2024 Truman Scholarship recipient Mikayla Tillery. (Image credit: Courtesy Mikayla Tillery)

Mikayla Tillery is a recipient of the 2024 Truman Scholarship for her commitment to housing and energy justice. Through the Truman Scholarship, the Harry S. Truman Foundation provides up to $30,000 for recipients to attend graduate school in a field of their choosing in pursuit of a career in public service.

Mikayla is a junior double majoring in urban studies and African and African American studies. She has been recognized as an Ernest Houston Johnson Scholar, a program named for the first Black graduate student at Stanford University.

Throughout her time at Stanford, Mikayla has immersed herself in various service opportunities, addressing housing and energy issues in a way that centers the frontline communities most acutely affected by systemic housing inequities.

One avenue where Mikayla has fought for housing justice is through policy. Through her volunteer work with the Palo Alto Renters’ Association (PARA), she created public participation documents with the Just Transitions Policy Lab, building on PARA’s effort to fight for tenants’ rights. These documents were distributed by Santa Clara County, which is home to more than 800,000 renters.

Mikayla was a Partnerships for Climate Justice in the Bay Area (PCJ in the Bay) fellow during the summer of 2023. This fellowship, offered through the Haas Center for Public Service, enables students to work with a Bay Area partner organization on a summer project focused on climate resilience and community engagement. She produced a memo on behalf of her host organization, the Greenlining Institute, that outlined recommendations for more equitable access to the SolSmart program, which helps local governments implement solar energy.

On campus, Mikayla is one of 15 elected senators who serve on the Associated Students of Stanford University council. She has worked with other senators to reinstate an electric bus route on campus. Mikayla was appointed as the undergraduate representative for the Stanford Board of Trustees Committee on Land, Buildings, and Real Estate, where she has worked with the board on their plan to increase access to affordable housing for service workers.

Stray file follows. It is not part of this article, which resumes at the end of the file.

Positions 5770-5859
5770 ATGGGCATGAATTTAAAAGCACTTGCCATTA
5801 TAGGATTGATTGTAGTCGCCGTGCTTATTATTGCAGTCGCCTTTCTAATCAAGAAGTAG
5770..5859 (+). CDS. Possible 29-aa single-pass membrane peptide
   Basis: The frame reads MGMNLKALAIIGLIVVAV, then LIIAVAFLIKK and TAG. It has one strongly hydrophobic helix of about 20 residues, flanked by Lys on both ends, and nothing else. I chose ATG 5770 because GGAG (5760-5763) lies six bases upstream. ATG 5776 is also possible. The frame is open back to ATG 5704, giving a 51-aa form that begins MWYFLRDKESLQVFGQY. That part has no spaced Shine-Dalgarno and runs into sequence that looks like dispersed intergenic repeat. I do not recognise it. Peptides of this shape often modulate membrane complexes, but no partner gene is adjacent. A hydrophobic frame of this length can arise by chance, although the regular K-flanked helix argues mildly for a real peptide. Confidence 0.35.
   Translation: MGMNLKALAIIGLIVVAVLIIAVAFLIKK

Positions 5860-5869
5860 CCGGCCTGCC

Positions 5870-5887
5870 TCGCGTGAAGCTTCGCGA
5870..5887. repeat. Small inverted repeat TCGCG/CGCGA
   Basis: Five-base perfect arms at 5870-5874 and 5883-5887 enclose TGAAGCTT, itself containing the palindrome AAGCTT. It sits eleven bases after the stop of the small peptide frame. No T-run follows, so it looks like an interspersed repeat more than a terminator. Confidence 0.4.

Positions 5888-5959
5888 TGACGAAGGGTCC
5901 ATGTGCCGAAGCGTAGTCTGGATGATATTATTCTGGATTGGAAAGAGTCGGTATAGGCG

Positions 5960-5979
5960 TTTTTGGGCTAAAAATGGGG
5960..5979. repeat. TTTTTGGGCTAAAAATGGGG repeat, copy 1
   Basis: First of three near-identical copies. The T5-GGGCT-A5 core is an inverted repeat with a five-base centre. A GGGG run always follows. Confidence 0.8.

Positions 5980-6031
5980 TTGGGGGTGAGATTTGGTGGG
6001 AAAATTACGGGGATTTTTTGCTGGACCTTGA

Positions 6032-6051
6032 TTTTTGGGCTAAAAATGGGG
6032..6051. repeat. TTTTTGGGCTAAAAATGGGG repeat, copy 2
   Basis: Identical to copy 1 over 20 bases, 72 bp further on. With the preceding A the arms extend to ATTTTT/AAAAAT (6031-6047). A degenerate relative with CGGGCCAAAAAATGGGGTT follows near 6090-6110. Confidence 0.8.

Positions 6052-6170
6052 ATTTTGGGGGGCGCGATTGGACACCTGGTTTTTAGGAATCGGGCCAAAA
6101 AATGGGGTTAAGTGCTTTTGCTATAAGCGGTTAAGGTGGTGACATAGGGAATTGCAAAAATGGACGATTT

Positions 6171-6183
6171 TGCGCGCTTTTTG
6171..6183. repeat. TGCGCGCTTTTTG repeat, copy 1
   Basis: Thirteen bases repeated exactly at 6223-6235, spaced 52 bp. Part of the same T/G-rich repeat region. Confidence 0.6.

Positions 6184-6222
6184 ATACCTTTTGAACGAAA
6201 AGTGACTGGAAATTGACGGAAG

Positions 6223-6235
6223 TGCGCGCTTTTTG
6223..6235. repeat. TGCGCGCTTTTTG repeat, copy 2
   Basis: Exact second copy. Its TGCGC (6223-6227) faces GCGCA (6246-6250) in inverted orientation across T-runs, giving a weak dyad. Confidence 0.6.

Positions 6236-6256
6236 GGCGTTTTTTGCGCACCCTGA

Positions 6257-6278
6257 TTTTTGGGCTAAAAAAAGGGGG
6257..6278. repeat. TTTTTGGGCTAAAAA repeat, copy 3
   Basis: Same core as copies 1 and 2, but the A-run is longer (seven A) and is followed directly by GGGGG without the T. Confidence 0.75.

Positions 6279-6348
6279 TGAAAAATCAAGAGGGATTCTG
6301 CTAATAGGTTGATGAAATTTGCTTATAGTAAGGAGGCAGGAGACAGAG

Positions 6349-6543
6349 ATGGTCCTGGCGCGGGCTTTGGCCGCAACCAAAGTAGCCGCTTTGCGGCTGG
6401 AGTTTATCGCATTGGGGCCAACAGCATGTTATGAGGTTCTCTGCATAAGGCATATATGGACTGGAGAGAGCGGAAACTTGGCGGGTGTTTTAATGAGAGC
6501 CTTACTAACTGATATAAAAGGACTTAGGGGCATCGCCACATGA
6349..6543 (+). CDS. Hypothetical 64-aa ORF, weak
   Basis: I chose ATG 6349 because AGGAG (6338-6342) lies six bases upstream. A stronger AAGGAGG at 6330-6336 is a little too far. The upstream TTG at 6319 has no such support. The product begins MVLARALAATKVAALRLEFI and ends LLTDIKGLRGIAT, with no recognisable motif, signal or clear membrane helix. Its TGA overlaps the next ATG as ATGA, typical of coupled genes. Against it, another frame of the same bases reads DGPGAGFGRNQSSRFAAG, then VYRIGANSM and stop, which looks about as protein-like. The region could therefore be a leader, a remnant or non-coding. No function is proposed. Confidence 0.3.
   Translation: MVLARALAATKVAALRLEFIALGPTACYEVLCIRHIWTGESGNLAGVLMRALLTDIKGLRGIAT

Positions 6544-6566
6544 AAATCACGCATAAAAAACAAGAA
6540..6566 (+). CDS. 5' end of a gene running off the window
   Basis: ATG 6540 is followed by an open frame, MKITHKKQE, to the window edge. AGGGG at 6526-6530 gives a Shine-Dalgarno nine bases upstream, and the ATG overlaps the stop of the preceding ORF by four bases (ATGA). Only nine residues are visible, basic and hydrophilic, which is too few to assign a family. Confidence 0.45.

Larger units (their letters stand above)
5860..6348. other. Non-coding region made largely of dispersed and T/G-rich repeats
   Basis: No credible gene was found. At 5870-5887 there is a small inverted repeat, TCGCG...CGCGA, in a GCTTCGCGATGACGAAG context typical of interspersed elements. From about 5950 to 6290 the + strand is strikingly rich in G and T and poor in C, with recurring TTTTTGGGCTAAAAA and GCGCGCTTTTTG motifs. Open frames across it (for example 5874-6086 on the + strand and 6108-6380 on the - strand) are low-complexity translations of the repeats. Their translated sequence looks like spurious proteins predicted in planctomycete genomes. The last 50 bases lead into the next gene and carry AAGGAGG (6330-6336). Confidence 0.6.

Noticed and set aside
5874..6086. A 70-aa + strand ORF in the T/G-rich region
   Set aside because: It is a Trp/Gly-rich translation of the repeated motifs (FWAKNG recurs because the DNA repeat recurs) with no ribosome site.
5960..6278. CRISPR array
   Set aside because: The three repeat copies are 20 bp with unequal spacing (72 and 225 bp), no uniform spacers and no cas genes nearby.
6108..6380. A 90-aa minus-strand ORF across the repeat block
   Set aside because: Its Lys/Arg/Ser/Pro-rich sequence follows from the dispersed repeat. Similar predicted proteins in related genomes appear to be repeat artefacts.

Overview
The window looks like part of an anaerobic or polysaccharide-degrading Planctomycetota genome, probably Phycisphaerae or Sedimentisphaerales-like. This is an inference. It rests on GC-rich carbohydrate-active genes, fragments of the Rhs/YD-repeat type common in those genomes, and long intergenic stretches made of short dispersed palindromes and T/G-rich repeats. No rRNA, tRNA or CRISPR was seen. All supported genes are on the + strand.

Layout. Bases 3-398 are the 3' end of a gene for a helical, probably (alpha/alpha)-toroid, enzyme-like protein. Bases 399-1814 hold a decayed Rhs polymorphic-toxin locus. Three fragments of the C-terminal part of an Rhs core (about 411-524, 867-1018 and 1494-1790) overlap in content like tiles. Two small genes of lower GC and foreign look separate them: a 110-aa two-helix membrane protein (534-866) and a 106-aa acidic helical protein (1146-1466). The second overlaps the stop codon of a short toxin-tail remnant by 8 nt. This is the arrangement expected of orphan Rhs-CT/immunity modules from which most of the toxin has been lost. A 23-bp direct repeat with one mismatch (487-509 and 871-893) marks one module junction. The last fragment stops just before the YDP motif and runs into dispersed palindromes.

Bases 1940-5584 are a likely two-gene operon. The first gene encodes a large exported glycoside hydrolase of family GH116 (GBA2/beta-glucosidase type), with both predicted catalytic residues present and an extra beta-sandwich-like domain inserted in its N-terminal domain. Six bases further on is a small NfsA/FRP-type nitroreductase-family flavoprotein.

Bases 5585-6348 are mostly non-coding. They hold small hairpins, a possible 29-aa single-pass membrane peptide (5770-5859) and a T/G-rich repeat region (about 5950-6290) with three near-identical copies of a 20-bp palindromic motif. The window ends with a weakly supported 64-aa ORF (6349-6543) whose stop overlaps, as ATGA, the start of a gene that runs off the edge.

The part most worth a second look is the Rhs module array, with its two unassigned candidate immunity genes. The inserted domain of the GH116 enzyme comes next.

Mikayla’s passion for public service was sparked before she ever stepped on Stanford’s campus. Her advocacy for housing, energy, and racial justice has been largely informed by her experience as a Black woman in rural Pennsylvania.

“Through years of housing justice advocacy, electoral organizing, and racial justice activism, my commitment to civic engagement allows me to reclaim agency in spaces that I had been denied access to growing up,” Mikayla said. “These experiences influence how I view anti-Blackness in the United States, and it reaffirms to me how much we achieve when housing and energy policy center frontline communities.”

As a high school student, Mikayla was appointed as the student representative on the Butler Township Board of Commissioners, making history as the first Black person to serve on the board. While there, she conducted a survey for local youth on their knowledge of local government issues and voter registration status. The responses informed the township’s youth civic engagement strategy. She also founded Students for Black Maternal Health, a coalition of more than 500 Black youth that advocates for policy to address the high maternal mortality rate among Black women.

Mikayla continues her support for the Black community at Stanford through her work at the Black Community Service Center. During her time there, she has helped hundreds of incoming Black students adjust to life on campus during their first year by establishing transitional programs.

As Mikayla looks forward to her time beyond Stanford, she plans to continue her pursuit of fair housing and eviction advocacy by attending law school and pursuing a career that fights for those who are disadvantaged by housing discrimination, neighborhood segregation, and redlining.

Of receiving a Truman scholarship, Mikayla says, “I am so grateful to have had so much support poured into me here at Stanford. Winning the Truman Scholarship is a reminder of the obligation we have to leverage our institutional resources and support systems to pour into others, to challenge the systems of oppression that impact our communities.”